Inside the world’s biggest commercial sailing ship and you can book holidays

Golden Horizon is the world’s biggest commercial sailing ship and it makes for a pretty special cruise holiday – Dave Monk headed onboard to see what’s on offer

A view of the Golden Horizon ship

To stirring music and the backdrop of a crescent moon in a sunset-streaked sky, the sails began to unfurl and my voyage on the world’s biggest commercial sailing ship had begun.

As we gently glided out of the harbour in Portland, Dorset, it was clear that a journey on the new Golden Horizon was going to be very different from a normal cruise.

The water seemed to lap against the hull rather than being churned up in the wake. Wherever possible, the 530ft-long square rigger – a near replica of a 1913 ocean vessel – will be propelled by wind rather than fuel.

Everywhere on the top deck were ropes (we were told to call them lines), pulleys, winches, blocks and capstans. And, of course, the five 200ft-high, gold-coloured masts and their 35 sails, which, combined, would cover the area of a football pitch. The ship can actually go faster by natural propulsion than with engines.

Below the vast teak upper deck are three levels of cabins connected by a warren of sometimes steep staircases – there are no lifts – bringing you to the focal point of the three-storey atrium with its impressive piano bar and two-floor main restaurant.

With dark wood, white columns and wrought ironwork, the ship feels elegant and timeless. Maritime pictures and charts line the walls, and sailing paraphernalia, such as sextants, are displayed in cabinets along the corridors.

Inside one of the elegant cabins

The 272 passengers can enjoy five bars, a library, a shop and gym. The spa includes a sauna, hammam and an ice room, where snow drifts from the ceiling.

When the ship is moored off a sunny coast, a marina at the stern opens up to allow guests to swim in the sea or ride pleasure craft such as paddleboards and kayaks.

On my two-night trip to Dover, most of the passengers congregated around the three pools on the top deck, including an 18ft-deep dive tank. Swimmers in the main pool can be seen underwater through windows in the piano bar below.

A view of the pool


The Polish captain, Mariusz Szalek, is certainly pleased to be in charge of such an iconic ship. Away from his small wheelhouse, checking instruments and rigging out on deck, he told me: “I’m not stuck in a glass cage like captains on big cruise ships. Here, you really need to be involved with the operation all the time, it’s much more demanding. I’m sailing because I love sails. I started when I was a kid and even when I go home, I race dinghies on a lake. Kitesurfing, windsurfing, whatever it is – if it has sails, I’m on it!”

Things are kept simple in terms of entertainment and activities. We had a talented duo on board to provide music, while whisky tasting was one of the highlights on the schedule.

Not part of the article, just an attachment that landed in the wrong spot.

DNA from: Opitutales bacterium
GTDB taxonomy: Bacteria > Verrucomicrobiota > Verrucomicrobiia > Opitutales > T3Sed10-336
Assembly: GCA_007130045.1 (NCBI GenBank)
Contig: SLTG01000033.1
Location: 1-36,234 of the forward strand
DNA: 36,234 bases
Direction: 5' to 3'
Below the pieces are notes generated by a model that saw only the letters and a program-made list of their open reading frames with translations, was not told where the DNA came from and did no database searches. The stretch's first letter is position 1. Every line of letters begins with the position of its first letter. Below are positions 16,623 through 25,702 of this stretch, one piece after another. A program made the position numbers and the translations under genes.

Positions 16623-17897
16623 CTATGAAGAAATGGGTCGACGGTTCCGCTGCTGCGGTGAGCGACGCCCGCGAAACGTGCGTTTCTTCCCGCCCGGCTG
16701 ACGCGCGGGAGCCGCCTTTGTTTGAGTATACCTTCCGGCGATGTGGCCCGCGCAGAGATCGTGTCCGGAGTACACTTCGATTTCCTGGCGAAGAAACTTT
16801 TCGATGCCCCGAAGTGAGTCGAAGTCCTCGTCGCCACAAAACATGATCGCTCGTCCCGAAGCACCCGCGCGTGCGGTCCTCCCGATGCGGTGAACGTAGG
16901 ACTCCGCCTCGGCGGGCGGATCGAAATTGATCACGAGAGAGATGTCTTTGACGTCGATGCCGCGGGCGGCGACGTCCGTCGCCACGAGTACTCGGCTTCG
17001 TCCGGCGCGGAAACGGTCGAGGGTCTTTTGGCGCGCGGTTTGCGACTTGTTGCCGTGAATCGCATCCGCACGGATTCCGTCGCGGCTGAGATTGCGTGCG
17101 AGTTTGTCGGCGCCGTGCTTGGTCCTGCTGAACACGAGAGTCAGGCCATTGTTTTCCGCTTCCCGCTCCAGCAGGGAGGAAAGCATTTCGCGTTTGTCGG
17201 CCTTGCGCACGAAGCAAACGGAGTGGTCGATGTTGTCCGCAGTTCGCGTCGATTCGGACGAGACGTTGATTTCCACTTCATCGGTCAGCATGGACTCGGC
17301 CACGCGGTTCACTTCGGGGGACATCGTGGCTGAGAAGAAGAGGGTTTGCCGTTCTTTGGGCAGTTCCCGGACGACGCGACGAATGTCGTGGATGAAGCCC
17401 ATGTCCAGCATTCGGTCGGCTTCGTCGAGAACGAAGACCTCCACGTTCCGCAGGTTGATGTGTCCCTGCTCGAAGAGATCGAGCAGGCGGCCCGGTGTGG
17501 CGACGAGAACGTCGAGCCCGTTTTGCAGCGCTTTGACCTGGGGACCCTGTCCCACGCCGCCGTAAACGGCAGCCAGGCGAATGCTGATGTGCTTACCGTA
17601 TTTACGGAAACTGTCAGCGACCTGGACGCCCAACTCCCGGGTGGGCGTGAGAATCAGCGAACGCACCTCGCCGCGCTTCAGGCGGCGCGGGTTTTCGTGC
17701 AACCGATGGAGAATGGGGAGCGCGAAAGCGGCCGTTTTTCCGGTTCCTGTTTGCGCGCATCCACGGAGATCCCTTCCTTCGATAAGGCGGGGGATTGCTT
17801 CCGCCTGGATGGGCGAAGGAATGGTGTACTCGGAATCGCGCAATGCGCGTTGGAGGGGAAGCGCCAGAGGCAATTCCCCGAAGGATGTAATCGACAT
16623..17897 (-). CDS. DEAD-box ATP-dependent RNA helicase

Forget racing cars or water chutes on this cruise ship – quoits and curling were among the quaintly traditional games on offer. I attended a talk about the rigging, where I discovered that every mast and sail has its own description, from a jigger to a spanker. Working together, they keep Golden Horizon exceptionally stable.

As our ship headed along the south coast of England, it seemed as if we were truly sailing into the past and could be boarded at any moment by a gang of marauding pirates.

But the overall feeling was of being unhurried, unworried and cut off from the 21st century, although the free wi-fi is good should you need it.

Golden Horizon boasts some beautiful interiors


The 140 cabins, which all have an ocean view, include four suites on the top deck, which each have two bathrooms, a fireplace and butler service. Thirty-two other cabins on the main deck also have an outside space.

Golden Horizon has overcome many hurdles so far – a sold-out test voyage had to be abandoned when the Westminster government extended Covid restrictions on passenger numbers, and a round-Britain debut was scuppered by the Scottish parliament banning cruise calls to its ports. At one point the ship was even briefly “arrested” in Dover in a financial dispute, but was soon allowed to head on its way. So I wish this gentle giant plain sailing, though she may not keep her world-beating title for long. Operators Tradewind Voyages, based in Hadleigh, Suffolk, are planning to build more, even bigger ships.

The ship will reposition to the Caribbean this autumn

Having initially based Golden Horizon in the UK, they plan to take her further afield, following the prevailing winds and sunshine to the world’s most desirable spots.

The owners want to attract adventurers, empty nesters, yacht fans and lovers of sustainable travel to sail the high seas in the traditional way while benefiting from modern technology.

This is a haven of peace. On a calm night, stepping out on to the deck underneath the stars, there’s hardly a sound beyond the flap of a sail or the ripple of the ocean.

Silence, it seems, really is Golden.

Get on board

Golden Horizon will reposition to the Caribbean this autumn and Tradewind Voyages offer a seven-night Icons of the Caribbean round trip voyage, leaving Barbados on November 25. From £1,799pp, excluding flights, calls at St Barts, St Kitts, Antigua and St Lucia. Find out more at

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